thinking about the budget cuts happening in schools everywhere and, as you note, already-overcrowded classrooms. If only an issue like this could be on the top of Obama's agenda. SERIOUS WISHFUL THINKING.

  3. I saw this several months ago. I was fortunate to see it early in my journey as a special needs parent and it has deeply impacted how I parent my daughter and advocate for her. I was so moved by the film I had to write about it in this post:

  4. Ellen, I am bawling at the trailer, not sure I am strong enough to watch the whole thing! I hope to watch it all one day and share with coopers school who thankfully all believe he is worth it. Xx thankyou for sharing x

    1. Yes, it's definitely a film where you need to have tissues handy. At the same time, it's very much worth watching because it gives you perspective.

  5. Wow. Ellen, you have an uncanny ability to post things just when I need them most or when they fit perfectly into my day. I work in an inclusive preschool, and we have a child in our classroom who looks very much like Colin in the trailer (he even is working on using a head pointer to access communication devices!). We got the news today that he will be in a full inclusion classroom next year for kindergarten and it's so exciting! We were just so grateful that the woman from his school district (who came to observe him in the classroom) saw what we see everyday: that this is a boy who has things to say and really engages in the world around him, even though he has significant physical challenges. His road will never be easy, but he'll be starting off exactly where he belongs, and I really believe he'll be able to show them how much he knows, as long as they give him a chance.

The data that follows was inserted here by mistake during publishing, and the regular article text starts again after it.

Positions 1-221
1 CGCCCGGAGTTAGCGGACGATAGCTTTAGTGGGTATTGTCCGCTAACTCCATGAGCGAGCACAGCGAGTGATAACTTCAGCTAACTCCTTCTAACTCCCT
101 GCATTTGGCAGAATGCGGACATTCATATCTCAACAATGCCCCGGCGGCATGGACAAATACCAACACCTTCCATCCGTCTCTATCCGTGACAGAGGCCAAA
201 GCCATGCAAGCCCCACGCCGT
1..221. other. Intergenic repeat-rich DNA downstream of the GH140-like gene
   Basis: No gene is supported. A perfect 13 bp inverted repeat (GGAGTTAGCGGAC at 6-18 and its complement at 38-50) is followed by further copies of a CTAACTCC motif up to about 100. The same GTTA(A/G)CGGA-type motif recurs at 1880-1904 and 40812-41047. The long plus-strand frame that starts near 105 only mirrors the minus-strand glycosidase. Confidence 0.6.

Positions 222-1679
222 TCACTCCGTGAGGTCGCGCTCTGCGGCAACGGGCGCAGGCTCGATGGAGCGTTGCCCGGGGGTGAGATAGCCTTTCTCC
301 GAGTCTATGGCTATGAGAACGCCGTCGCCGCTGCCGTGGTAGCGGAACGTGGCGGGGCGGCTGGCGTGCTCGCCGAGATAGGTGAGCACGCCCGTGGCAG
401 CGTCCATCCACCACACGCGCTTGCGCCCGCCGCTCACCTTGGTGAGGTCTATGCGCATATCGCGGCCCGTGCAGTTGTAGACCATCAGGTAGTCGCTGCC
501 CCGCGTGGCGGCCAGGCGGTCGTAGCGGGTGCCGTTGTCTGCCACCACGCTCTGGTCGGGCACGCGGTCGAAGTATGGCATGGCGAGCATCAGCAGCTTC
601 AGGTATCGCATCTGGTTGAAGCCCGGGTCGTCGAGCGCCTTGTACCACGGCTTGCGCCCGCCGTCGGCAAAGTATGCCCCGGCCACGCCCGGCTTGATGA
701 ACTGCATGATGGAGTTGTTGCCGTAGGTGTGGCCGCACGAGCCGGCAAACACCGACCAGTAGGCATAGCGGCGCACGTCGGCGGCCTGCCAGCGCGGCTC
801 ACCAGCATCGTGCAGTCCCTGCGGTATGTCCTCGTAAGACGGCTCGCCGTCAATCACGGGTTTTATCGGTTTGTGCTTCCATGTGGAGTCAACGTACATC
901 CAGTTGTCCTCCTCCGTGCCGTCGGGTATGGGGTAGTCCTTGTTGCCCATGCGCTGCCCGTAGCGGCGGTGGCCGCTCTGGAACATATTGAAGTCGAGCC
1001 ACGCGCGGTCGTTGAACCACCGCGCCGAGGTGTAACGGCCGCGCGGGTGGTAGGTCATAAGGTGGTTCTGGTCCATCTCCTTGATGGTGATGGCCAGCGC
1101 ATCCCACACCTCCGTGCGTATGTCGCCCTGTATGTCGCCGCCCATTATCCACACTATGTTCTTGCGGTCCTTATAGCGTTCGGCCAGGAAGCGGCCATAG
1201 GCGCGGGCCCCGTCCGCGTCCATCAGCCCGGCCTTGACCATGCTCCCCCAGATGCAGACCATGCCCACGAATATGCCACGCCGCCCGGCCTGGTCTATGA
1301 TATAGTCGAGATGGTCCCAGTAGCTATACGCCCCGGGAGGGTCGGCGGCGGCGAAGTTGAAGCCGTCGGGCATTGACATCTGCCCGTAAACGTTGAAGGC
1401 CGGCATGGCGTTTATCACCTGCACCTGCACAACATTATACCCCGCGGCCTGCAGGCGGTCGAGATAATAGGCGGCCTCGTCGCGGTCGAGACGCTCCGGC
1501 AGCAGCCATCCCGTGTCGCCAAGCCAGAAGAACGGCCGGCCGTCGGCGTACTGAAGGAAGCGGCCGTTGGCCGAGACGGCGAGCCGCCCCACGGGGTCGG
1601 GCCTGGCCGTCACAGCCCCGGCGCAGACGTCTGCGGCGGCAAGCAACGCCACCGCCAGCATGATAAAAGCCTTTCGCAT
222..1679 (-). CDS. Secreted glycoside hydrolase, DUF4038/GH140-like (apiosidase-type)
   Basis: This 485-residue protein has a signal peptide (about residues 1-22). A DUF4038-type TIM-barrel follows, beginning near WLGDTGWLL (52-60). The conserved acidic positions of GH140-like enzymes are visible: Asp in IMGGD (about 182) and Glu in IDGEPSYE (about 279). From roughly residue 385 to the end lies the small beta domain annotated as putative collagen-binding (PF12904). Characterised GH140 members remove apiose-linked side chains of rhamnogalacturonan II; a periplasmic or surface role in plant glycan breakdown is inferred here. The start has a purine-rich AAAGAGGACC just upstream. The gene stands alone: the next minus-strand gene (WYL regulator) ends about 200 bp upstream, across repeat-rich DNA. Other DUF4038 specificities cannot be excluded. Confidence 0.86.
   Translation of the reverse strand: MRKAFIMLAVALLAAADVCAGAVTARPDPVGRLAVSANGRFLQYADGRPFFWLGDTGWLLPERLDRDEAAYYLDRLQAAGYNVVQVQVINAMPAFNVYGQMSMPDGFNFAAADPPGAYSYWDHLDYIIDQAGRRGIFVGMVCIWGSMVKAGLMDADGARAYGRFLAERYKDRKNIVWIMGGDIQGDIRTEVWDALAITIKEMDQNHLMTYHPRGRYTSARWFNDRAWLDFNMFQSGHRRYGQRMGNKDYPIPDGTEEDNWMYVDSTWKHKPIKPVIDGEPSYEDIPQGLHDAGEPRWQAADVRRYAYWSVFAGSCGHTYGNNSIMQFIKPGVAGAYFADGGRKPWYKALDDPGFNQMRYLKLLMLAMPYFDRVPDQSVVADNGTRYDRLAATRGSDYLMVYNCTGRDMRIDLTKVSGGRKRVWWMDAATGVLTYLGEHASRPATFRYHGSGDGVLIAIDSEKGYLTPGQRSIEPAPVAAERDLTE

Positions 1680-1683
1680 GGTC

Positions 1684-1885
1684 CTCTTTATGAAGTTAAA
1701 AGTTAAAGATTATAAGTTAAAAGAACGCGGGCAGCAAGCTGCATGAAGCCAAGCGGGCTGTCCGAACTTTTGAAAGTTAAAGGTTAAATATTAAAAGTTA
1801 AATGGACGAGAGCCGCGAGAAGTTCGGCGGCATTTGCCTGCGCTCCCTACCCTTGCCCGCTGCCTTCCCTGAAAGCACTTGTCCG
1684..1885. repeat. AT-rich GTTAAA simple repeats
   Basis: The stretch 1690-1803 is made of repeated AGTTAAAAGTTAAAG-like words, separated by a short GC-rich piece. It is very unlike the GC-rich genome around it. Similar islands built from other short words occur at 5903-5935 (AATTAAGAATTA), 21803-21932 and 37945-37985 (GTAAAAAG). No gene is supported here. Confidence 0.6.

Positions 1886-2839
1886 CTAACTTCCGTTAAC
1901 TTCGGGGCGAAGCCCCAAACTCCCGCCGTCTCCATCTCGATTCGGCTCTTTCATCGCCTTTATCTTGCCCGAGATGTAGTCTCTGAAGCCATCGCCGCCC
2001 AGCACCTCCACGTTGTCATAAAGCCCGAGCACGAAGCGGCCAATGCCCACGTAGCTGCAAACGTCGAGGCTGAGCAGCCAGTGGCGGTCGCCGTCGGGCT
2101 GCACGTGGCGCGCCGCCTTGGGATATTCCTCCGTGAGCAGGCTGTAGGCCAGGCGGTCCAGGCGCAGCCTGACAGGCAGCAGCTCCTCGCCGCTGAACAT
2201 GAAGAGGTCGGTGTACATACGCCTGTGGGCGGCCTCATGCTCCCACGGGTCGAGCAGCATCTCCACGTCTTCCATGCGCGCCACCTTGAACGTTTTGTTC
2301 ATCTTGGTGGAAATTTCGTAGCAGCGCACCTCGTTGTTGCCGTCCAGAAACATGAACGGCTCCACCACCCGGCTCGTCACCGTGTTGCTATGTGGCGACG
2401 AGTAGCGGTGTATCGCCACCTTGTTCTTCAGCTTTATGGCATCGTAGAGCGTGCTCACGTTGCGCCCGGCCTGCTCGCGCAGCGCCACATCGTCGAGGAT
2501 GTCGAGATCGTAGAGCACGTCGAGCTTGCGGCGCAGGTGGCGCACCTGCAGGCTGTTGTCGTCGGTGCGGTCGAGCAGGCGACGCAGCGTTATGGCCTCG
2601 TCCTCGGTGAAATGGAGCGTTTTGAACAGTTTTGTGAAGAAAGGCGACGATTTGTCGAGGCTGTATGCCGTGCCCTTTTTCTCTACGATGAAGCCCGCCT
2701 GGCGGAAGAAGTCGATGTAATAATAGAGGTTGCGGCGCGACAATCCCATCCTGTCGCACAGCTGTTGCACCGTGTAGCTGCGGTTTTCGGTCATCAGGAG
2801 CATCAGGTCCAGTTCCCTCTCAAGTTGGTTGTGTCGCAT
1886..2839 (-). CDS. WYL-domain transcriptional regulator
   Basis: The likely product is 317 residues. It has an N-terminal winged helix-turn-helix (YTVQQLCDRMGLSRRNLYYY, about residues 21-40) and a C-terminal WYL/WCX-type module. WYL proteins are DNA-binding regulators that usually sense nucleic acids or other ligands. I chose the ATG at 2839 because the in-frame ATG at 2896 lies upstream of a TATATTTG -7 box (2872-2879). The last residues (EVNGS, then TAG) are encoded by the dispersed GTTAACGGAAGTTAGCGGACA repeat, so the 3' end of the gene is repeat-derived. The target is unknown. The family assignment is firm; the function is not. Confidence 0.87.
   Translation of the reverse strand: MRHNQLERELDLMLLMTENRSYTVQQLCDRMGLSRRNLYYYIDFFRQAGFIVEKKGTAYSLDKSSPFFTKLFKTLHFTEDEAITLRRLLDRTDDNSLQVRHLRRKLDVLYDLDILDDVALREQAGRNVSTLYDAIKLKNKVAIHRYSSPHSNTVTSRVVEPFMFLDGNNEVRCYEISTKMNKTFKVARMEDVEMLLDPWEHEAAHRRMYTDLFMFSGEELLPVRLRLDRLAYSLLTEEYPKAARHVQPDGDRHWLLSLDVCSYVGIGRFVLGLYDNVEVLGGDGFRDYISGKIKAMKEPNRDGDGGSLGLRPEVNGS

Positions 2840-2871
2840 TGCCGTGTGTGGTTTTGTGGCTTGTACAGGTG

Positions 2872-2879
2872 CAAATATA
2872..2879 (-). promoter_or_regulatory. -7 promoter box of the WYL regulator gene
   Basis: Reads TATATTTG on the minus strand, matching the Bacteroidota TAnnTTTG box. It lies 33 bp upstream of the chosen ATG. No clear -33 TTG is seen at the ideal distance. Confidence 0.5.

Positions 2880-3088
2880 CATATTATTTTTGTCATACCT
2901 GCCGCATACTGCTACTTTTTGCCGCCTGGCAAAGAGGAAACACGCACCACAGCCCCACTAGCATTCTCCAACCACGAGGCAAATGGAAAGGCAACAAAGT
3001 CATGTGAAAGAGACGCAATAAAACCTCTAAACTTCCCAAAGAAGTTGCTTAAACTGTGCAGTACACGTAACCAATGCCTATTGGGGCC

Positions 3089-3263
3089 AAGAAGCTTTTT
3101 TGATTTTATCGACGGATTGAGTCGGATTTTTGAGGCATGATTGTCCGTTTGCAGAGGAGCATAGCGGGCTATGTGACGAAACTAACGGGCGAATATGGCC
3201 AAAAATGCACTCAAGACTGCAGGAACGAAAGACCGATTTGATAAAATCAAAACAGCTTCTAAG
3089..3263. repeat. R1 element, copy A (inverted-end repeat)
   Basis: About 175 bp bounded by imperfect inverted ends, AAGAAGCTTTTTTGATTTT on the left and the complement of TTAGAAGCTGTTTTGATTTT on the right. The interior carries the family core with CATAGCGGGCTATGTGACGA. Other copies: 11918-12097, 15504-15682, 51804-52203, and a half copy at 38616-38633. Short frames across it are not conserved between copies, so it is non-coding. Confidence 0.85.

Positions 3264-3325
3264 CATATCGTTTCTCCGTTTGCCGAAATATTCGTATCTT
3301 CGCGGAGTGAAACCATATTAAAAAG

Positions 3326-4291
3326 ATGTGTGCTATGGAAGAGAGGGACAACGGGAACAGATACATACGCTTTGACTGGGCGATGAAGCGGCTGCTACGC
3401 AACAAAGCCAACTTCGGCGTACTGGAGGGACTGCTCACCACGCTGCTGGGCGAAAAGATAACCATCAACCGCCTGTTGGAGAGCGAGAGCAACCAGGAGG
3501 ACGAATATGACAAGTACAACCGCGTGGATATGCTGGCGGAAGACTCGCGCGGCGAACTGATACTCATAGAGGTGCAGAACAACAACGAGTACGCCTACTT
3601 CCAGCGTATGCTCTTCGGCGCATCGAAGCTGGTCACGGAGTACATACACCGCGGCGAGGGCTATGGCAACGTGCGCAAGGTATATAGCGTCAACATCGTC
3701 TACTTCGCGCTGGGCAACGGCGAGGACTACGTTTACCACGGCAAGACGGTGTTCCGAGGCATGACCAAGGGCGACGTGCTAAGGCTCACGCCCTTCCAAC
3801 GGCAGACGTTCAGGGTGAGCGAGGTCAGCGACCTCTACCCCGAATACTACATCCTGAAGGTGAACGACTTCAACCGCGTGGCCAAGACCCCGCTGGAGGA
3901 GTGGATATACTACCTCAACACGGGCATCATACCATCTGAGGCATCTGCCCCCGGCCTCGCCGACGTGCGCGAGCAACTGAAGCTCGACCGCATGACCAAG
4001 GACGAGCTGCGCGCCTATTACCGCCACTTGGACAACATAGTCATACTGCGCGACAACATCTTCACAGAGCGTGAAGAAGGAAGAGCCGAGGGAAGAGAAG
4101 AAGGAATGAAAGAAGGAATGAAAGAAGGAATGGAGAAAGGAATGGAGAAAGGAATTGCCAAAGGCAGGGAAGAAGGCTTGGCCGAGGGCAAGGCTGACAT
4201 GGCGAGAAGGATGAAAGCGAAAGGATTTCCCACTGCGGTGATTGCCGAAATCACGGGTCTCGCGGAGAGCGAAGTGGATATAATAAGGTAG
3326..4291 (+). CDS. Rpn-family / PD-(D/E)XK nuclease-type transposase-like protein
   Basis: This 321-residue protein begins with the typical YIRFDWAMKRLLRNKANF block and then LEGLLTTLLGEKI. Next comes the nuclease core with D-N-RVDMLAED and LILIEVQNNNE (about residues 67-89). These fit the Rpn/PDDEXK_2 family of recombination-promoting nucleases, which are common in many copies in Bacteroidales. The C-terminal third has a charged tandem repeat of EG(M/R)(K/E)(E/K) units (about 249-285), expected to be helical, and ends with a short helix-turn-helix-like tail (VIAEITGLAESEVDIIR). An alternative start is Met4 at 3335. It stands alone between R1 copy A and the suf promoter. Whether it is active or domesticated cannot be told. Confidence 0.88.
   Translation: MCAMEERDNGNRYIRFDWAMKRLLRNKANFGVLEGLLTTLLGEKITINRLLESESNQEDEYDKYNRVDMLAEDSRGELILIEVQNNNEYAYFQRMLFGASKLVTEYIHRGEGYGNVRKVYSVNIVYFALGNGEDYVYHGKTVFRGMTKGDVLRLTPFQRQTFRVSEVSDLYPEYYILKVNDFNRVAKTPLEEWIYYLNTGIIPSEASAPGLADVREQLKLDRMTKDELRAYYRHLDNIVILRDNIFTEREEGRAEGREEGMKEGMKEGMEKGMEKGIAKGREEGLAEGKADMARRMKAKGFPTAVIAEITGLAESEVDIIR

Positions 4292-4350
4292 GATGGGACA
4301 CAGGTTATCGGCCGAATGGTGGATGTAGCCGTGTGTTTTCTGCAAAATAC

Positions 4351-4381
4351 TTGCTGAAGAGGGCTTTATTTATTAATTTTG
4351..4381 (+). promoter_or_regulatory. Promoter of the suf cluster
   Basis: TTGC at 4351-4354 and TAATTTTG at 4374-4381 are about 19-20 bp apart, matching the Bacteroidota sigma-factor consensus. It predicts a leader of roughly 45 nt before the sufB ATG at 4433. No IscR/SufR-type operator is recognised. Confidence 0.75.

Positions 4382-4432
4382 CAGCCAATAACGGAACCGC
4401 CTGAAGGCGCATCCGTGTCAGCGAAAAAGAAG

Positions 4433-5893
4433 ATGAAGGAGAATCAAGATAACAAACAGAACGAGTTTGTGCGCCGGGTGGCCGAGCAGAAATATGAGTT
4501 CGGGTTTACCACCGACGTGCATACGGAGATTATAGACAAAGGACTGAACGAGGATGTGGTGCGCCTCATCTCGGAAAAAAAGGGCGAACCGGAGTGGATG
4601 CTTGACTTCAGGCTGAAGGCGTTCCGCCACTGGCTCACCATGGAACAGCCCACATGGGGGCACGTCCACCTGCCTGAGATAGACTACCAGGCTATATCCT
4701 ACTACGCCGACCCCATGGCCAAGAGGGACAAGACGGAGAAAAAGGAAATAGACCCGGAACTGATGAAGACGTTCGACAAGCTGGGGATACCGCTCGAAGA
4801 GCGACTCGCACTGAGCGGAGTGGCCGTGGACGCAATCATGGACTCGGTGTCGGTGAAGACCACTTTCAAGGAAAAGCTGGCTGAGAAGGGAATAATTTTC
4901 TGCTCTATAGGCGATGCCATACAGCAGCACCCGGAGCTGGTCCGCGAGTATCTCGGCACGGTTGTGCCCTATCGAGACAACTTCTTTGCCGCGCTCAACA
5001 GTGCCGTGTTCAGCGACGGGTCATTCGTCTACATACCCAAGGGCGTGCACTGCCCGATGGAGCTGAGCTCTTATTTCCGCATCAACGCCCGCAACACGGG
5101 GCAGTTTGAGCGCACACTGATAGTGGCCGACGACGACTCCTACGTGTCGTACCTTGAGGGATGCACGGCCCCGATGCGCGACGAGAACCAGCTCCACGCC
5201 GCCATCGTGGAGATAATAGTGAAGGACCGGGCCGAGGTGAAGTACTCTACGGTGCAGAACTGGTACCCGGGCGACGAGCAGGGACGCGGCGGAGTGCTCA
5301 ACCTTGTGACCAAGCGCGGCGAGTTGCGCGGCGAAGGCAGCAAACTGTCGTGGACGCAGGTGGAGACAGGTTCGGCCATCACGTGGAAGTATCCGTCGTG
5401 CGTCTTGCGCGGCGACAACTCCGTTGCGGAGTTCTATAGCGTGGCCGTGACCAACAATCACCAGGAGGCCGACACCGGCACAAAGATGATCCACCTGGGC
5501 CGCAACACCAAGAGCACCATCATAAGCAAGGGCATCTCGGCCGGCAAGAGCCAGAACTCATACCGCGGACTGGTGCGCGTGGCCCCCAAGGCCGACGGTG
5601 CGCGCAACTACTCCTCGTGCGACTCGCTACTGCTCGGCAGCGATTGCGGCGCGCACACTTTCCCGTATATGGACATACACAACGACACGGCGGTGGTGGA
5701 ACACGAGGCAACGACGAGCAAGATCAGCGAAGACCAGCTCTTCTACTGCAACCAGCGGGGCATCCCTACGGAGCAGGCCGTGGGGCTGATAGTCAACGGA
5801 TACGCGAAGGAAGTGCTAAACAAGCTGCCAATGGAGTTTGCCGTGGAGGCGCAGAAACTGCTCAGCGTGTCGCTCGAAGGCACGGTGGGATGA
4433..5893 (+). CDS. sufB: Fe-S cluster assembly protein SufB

Thank you s much for sharing!

    1. This is really heartening to read! Thank you for sharing it. The world needs more people like you who see the possibilities in our children. Oh, and I have that uncanny ability because I recently bought myself some ESP on, it seems to be working pretty well so far. :)

  6. I too cried at the trailer. I'm looking forward to seeing it Sunday! I so understand the frustration of these parents. I now homeschool, because I went to the schools saw what they were offering, asked for more, showed me our other option & it was glorified babysitting. My son would have sat in the corner biting his arms. Bored out of his gord. We are able to do so much with him at home. We can engage his attention & he does understand, despite what the teachers, therapists, and officials think. We weren't able to get them to understand his capabilities. frustration is an understatement.

  7. I hate frustration.


Thanks for sharing!